When Self-Help is No Help at All
What an interesting week. It’s so motivating for me to speak with people who are serious about their personal growth and desire to help others. I hear stories of breaking through… and where they got stalled.
I had three conversations that highlight why trying to make significant changes all on our own can be so darn hard.
The first person said, for the most part, “I have good intentions, but I’m not living intentionally.” Other stuff just gets in the way, and, when all is said and done, more is often said than done.
The second person said they feel like they are living a “Groundhog Day” life. (“Groundhog Day” is a movie about a guy who finds himself living the same day over and over --- and it happens to be February 2; a.k.a., Groundhog Day.) In essence, my friend is saying that time keeps slipping away and when he looks back on the recent past, nothing is really changing in his life.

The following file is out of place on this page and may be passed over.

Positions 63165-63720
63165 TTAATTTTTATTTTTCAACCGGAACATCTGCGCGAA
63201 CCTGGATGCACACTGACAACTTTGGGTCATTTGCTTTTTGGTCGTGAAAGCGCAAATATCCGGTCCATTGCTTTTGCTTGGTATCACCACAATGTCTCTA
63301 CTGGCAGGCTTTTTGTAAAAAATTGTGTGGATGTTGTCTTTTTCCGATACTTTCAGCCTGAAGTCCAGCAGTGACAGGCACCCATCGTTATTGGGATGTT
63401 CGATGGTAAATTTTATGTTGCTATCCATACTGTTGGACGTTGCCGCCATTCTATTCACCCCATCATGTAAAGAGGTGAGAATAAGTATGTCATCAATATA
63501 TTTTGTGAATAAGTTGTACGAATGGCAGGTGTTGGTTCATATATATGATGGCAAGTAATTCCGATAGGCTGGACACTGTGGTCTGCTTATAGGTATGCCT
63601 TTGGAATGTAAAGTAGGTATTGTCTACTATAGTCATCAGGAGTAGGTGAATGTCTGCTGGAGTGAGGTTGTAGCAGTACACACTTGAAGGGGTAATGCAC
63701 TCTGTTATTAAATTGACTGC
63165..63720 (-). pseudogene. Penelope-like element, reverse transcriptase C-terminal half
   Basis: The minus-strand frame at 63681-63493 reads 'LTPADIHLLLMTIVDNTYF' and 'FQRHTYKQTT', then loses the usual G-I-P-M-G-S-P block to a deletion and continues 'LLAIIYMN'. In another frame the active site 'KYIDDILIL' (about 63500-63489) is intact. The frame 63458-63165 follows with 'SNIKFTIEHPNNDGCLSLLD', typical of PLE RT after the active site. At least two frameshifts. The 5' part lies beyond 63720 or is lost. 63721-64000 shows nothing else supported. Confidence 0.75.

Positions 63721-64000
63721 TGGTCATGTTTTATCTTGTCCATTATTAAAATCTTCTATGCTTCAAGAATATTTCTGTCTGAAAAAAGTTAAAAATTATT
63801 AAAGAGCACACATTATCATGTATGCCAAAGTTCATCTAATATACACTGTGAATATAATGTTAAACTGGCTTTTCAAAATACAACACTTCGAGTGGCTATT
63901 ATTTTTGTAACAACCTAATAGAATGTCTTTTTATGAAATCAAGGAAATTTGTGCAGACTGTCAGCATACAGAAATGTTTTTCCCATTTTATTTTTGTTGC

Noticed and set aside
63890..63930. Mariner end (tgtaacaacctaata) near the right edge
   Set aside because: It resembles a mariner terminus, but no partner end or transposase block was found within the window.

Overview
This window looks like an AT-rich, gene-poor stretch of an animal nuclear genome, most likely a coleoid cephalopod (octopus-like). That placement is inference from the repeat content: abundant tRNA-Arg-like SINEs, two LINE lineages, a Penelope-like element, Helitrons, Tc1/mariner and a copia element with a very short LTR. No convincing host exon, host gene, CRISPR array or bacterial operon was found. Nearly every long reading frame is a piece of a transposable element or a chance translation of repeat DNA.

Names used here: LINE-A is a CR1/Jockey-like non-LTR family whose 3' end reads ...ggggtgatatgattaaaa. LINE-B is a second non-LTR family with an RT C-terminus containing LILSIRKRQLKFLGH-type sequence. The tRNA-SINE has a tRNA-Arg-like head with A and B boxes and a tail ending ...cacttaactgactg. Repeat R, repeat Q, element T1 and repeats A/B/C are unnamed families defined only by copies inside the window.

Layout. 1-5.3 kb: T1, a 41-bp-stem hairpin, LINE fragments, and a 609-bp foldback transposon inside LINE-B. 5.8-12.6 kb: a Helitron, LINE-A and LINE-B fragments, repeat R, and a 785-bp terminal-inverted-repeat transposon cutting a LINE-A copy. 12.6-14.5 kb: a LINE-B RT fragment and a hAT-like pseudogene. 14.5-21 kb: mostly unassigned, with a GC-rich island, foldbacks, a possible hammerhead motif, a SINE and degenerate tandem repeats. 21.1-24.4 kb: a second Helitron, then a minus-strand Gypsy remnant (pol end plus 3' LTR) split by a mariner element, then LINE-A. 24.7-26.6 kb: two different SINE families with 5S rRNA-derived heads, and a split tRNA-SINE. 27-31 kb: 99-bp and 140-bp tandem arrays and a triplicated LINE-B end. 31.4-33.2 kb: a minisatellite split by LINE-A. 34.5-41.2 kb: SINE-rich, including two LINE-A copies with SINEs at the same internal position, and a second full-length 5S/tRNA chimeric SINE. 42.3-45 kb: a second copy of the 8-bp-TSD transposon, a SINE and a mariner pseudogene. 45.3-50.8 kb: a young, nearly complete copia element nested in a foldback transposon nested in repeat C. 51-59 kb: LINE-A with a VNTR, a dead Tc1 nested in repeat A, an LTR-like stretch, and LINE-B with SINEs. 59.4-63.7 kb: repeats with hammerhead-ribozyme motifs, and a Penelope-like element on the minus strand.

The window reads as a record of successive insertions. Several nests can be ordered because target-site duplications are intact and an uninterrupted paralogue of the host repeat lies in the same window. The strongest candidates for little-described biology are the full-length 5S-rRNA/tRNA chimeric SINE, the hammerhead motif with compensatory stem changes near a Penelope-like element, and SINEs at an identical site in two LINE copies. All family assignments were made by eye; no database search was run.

The third person had a slightly different situation going on: She felt there was something that she needed to be doing to move toward her goals. I agreed. However, as we talked about all the different things going on in her life, it became clear that there was one big situation that was going to resolve itself in 2 weeks that made it clear that doing anything now made no sense at all. The best course of action was “Wait and see… and then act.”
Each one of them realized that having a person(s) helping them sort through their life decisions was critical.
The big insight for me is that while “thinking your confusion out loud with others” is helpful, it has to be preceded by the humility to admit we need help. In other words, the barrier to our growth is not always the lack of someone to talk to. It’s the abundance of pride that prevents us from doing so.
Here’s something to think about for the rest of day: Confessing our brokenness to God is the key to eternal salvation. Confessing our need for help to people can be our key to temporal salvation.